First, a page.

Rabu, 02 Maret 2011

NW Hurricane and the Secrets of Solander

NW Hurricane and the Secrets of Solander - Hi, friend Climate and Weather Information, in this article entitled NW Hurricane and the Secrets of Solander, we have prepared this article well and concise to be easy to understand for you to read and can be taken inside information. hopefully the contents of the post that we write this you can understand and useful. okay, happy reading.

The big storm moved up the Northwest coast today and it did not disappoint, winds gusted to 116 mph at Mt. Baker and to 90 knots (104 mph) at Solander Island. Here over the lowlands, lots of places over Puget Sound gusted to 40-50 mph, over Northwest Washington to 50-70 mph, and even stronger wind hit the coast, particularly the coasts of Vancouver Is. and Oregon. Cape Arago on the central Oregon coast reached 64 knots (75 mph). There were scattered power outages throughout the region and I had to carry my bicycle across a huge fallen tree to get home!

A beautiful storm from space....here are the infrared and visible images at 10 AM this morning. At this point the storm was moving past the northwest tip of Vancouver Is.. The central pressure at this time was roughly 965 mb--the forecast was really quite excellent.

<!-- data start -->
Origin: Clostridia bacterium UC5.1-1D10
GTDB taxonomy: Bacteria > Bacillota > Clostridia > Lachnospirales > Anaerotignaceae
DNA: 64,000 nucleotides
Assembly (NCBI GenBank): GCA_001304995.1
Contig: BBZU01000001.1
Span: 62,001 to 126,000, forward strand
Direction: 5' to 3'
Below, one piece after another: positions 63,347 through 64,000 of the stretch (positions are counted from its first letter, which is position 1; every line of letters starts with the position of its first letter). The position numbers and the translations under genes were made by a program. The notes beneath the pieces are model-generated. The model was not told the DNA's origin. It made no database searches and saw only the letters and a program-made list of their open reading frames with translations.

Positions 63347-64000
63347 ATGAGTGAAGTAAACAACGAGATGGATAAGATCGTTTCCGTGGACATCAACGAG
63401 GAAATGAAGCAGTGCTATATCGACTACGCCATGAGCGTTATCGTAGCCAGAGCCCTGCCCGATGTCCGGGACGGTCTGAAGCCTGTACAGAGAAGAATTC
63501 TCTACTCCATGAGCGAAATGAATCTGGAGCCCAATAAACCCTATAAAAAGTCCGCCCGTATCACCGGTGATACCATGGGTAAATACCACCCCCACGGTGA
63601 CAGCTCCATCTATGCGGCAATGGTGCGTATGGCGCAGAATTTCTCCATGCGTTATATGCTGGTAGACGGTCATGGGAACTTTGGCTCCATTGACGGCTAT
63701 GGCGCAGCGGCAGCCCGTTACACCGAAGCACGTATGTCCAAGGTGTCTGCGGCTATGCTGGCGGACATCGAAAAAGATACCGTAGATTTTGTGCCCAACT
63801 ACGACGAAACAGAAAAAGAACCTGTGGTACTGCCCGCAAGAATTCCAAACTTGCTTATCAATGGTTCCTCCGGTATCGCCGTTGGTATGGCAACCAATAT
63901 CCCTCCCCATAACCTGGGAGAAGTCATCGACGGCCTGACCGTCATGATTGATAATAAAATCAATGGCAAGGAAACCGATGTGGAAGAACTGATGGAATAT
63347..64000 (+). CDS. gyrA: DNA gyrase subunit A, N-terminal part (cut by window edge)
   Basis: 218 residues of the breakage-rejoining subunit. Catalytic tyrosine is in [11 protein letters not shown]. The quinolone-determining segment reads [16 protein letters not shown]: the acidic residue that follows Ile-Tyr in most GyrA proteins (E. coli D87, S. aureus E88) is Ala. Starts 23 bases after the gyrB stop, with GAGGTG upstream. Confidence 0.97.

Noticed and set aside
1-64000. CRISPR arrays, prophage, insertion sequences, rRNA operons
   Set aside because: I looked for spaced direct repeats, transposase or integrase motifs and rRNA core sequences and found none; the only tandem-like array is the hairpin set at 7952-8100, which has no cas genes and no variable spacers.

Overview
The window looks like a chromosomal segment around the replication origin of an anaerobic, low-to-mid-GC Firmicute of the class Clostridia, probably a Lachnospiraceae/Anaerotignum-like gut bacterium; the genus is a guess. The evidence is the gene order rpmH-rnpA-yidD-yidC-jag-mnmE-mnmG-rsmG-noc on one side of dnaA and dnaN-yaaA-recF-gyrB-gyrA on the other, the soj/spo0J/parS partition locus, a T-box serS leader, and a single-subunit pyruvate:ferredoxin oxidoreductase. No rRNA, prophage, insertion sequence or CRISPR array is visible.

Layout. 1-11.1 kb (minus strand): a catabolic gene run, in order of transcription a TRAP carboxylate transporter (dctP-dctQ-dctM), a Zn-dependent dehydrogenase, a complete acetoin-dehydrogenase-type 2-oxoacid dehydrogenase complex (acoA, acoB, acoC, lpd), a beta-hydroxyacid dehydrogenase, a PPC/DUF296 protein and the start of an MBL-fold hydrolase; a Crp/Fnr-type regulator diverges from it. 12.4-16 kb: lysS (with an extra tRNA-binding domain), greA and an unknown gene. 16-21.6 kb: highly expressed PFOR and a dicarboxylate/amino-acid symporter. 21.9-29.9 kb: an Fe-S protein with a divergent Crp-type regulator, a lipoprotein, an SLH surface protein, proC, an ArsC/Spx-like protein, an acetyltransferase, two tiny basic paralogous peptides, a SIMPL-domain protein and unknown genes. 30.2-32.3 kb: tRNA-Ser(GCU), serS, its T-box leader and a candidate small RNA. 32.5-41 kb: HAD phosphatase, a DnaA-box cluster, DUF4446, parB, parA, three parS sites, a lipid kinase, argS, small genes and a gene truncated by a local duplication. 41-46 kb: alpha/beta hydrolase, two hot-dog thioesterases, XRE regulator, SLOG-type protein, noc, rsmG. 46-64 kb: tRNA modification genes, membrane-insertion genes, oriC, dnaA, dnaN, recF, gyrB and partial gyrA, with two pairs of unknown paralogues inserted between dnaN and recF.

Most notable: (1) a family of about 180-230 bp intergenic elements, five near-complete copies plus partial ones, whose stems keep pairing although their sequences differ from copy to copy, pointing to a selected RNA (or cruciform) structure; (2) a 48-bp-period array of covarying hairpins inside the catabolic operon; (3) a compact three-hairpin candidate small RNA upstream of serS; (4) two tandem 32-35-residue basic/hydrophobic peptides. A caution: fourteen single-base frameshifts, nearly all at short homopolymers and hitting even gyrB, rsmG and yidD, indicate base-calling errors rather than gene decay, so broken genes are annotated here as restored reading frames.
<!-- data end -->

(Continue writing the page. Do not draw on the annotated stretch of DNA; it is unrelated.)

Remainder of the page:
Just a reminder--the visible image shows what you would see if you were looking down from space. The infrared (IR) image tells you the temperature of the clouds and surface--with cool temperatures shown by white and warmer temps by dark shades, with grey in between. Since temperature generally declines with height this tells you a lot about the height of clouds.


The strongest winds near sea level was at Solander Island, located off the northwest section of Vancouver Isl. (see map)

Here is a picture of the barren islet, a place with no trees.

Take a look at the winds there:
The sustained winds (SP) reached 72 knots and the highest wind over the hour, the peak wind (PK) reached at amazing 90 knots (104 mph).

Now let me be honest with you. Solander has its issues...and is known for reporting crazy high winds--higher the nearby locations. Many of us suspect that terrain-induced acceleration gives the winds a boost there. First, the anemometer is on top of the terrain...and flow would be accelerated as it moved up the windward cliffs. Second, the island is just offshore of a protruding headland of fairly high terrain--which may accelerate the winds in the region (like the strong winds around the edges of big building!) The following two terrain maps illustrated that headland.
The red "A" shows where the island is.



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